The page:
Monday, November 27, 2017

Anonymous Commenting Shut Down

Due to the volume of spam comments I've had to remove lately, I've set commenting to require an account for the time being. It doesn't have to be a Google account, any OpenID account will work (so you can even log in through Steam).

I hope one day soon I can have more content to add to this blog, but I at least want to prevent it from being overrun by spammers. I'm always reading the comments.

Friday, June 16, 2017

OpenTK Example - FBO / Render Target TV

Available on Github

This is a small example of how to use a framebuffer object (sometimes the output is called a render target, although that's more of a DirectX term) in OpenTK. There's a second camera in the scene with its position indicated by the arrow. What that camera sees is put into a texture and then displayed on a model of a TV.

This is also significant because it allows us to get the depth information of the scene. This allows us to create shadows later by easily determining if there is an object closer to the light (which would have a camera "seeing" from its direction above or in the scene), and darkening parts where that is true.


  • WASDQE - Move main camera
  • UHJK - Move texture camera
  • C - Switch between color view and depth view
  • V - Toggle TV static shader on/off

Friday, August 12, 2016

Update on next tutorial/example

Here's an update on what I have planned next.

I wanted to jump right into shadows next, but I realized that there's a few prerequisites before we get to that. One of those is rendering to a framebuffer/texture, and another is getting a depth map from another camera. So, next up is handling both of those. In addition, cube maps would be needed to handle shadows from point lights, so that's another topic to add.

However, my job is going to be picking up soon, and these require a lot of changes to the existing code that would take a lot of time to make as another tutorial in the series. Like before, I'm considering doing examples instead of tutorials here on out, so we can cover more topics in less time. The examples would still break down the new stuff, but they won't follow the process of adding it to the previous topic's project files.

Here the TV screen is showing the view from a second camera (the second camera is at the arrow)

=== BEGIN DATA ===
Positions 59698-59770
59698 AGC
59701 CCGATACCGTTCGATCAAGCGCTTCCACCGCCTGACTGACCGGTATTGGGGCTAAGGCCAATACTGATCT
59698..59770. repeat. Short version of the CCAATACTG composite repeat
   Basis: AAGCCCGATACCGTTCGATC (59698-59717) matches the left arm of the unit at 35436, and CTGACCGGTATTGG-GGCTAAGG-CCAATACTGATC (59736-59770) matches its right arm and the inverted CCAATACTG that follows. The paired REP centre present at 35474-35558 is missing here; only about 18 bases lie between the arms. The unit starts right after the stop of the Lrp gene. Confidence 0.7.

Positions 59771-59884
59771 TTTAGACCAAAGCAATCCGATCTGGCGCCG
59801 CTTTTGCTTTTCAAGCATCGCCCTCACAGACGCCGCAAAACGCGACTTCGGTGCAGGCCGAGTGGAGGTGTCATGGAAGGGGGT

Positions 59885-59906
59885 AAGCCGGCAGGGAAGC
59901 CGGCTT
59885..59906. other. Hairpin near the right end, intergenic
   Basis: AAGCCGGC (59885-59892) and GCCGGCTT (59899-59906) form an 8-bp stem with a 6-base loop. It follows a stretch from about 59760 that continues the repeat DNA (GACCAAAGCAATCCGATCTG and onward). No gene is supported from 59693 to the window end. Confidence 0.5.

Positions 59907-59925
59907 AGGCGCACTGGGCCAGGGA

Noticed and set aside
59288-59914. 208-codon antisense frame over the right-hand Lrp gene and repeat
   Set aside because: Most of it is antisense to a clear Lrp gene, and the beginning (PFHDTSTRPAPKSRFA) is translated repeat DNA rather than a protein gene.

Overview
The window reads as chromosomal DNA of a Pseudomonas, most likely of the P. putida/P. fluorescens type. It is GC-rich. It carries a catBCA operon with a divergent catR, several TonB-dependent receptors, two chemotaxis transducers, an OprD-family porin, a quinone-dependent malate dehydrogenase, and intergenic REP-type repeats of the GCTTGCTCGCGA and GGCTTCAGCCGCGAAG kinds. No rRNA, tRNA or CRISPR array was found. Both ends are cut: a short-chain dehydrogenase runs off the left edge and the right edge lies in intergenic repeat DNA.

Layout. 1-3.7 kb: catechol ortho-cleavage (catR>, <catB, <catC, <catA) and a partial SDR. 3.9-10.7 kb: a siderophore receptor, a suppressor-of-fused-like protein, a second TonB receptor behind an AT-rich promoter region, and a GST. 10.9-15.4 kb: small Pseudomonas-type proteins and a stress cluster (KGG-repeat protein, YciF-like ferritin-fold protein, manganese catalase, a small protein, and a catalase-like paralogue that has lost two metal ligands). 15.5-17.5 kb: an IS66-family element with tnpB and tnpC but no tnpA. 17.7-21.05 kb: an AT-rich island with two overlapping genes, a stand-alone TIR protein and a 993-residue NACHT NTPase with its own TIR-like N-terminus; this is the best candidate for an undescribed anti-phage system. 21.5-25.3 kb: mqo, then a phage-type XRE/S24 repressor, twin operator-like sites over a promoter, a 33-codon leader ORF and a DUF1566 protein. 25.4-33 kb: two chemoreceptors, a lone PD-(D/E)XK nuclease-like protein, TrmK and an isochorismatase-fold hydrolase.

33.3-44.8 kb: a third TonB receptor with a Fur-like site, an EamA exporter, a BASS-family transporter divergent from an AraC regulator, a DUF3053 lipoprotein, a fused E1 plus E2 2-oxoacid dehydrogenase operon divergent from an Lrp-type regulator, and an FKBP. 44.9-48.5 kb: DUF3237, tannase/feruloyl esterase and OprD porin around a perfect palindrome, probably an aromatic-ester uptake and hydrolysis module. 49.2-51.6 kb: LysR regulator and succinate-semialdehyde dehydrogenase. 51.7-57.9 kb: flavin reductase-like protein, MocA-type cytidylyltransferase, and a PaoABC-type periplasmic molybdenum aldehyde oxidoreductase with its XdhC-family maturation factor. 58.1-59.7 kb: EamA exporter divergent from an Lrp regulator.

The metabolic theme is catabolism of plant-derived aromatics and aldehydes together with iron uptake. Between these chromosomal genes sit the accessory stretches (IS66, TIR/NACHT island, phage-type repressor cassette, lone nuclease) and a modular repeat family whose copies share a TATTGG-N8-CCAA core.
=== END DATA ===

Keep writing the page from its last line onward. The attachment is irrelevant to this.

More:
Here it is rendering the depth information from the other camera

Friday, July 29, 2016

OpenTK Tutorial 9 Part 3: Specular Maps and Attenuation

In the previous part of this tutorial, we added spot lights and directional lights. This time, we're adding specular maps and light attenuation.

Tuesday, July 26, 2016

OpenTK Tutorial 9 Part 2: New Light Types (Spot and Directional)

In the first part of this tutorial, we made it possible to use more than one light in a scene. In this part of the tutorial, we'll be adding two new light types.

The next (and final) part of this tutorial will add specular mapping and attenuation.

Sunday, June 12, 2016

OpenTK Tutorial 9 Part 1: Multiple Lights

This will be the first part of our more advanced lighting arc. In this part, we'll allow the scene to have many lights instead of just one.

This next part will add two new types of light: spot lights that only shine in a limited cone, and directional lights that shine at a constant angle on the whole scene. A third part will add specular maps and attenuation, to make the lighting look a little more realistic.

Thursday, April 28, 2016

Detecting Markov Bots on Reddit, my lazy way

I've been getting annoyed at the number of comment bots on Reddit that are clearly just a program running a Markov chain. If you're not familiar with Markov chains, the basic explanation is that it looks at all the comments and makes a list of what words came directly after what other words, and then goes through the list to find a string of words where each pair was found in that order in the real comments. There are other ones that use larger portions of the text and ones that could use more than just the comments on one post, but the Reddit bots don't seem to be those (Wikipedia has an article with a far better explaination about Markov chains). Sometimes this makes a decent looking comment, but other times it just makes gibberish. There's a whole subreddit, /r/subredditsimulator, where the only posters allowed are Markov chain bots trained on other subreddits. That's the only place I'd like to see them.